Jesus is welcomed by two women but in two different ways. Martha is presented as a virtuous welcoming friend who does the practical things according to the Jewish religious and cultured ways. Mary is presented as a person who does the impractical thing of “listening to Him speak of the Good News.”
Mary has chosen “the better part”, which is allowing the Good News to be heard. Martha is doing the practical things of getting a proper meal ready for Jesus, the prophet. Mary is doing nothing except listening. Martha complains about the impracticality of her sister. Jesus replies with something simple and important.
The Gospel episode tells us that much more important than what we can do for Christ is what WE CAN BE FOR HIM, and WHAT HE CAN BE FOR US. Martha was doing all kinds of tasks, and no doubt that was good. But Mary was listening to HIM, letting HIM serve her, being his close, intimate friend, and that was even better, “the better part”.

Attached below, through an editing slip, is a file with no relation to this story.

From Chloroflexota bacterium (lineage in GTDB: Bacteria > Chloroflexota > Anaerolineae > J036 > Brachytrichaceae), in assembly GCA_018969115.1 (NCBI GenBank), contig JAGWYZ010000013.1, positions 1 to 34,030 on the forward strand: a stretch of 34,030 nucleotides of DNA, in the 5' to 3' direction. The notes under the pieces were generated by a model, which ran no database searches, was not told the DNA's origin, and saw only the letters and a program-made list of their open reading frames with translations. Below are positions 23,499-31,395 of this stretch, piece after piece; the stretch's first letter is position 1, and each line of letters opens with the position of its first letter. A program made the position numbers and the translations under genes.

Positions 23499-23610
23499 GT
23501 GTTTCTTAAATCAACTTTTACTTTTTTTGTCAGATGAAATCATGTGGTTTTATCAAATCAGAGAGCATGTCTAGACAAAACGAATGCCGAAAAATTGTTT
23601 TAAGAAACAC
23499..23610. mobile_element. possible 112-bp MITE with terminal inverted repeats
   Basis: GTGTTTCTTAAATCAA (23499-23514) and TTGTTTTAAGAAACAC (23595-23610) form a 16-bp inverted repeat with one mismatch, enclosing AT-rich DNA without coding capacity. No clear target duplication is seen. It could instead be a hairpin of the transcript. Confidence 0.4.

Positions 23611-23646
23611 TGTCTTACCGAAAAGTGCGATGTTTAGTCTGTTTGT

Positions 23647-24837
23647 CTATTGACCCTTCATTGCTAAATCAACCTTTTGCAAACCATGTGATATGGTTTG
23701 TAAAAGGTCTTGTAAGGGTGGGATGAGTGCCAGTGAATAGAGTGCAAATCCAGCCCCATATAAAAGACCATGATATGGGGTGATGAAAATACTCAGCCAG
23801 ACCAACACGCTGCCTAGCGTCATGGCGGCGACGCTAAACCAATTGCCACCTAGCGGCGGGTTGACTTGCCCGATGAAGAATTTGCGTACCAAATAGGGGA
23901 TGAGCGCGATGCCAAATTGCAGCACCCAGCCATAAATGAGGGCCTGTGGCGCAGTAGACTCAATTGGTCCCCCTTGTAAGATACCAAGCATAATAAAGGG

Martha wanted to serve the Lord, but when she got irritated about how she served Him, she had removed her eyes off what was the most important in her life. The Lord had to remind her. Activism is when we keep doing things but lose sight of why we are doing them, eventually crowding out the people for whom we’re doing them. If you’re in a position of service, whether work, parish, or family, take a moment to remember who you are serving and why.
The Gospel episode is a story between Jesus and ourselves whom Martha and Mary both represent. Martha is the part of us, which wants to win or earn God’s love. Jesus sees Mary as the part of us, which accepts being loved. He looks upon Mary and sees she does accept all that He has been trying to tell humanity about who we are and what we can do to continue the urgency of God’s love in this world.
Jesus makes it clear in today’s Gospel that the fruits of Martha’s labors are temporary – they will be swallowed up by her guests so hastily – but what Mary has gained from her time spent with Jesus will last forever. “It will not be taken from her.”
We, too, can make the same choice. Or better still—we can always carve out time for prayer, and lead active lives.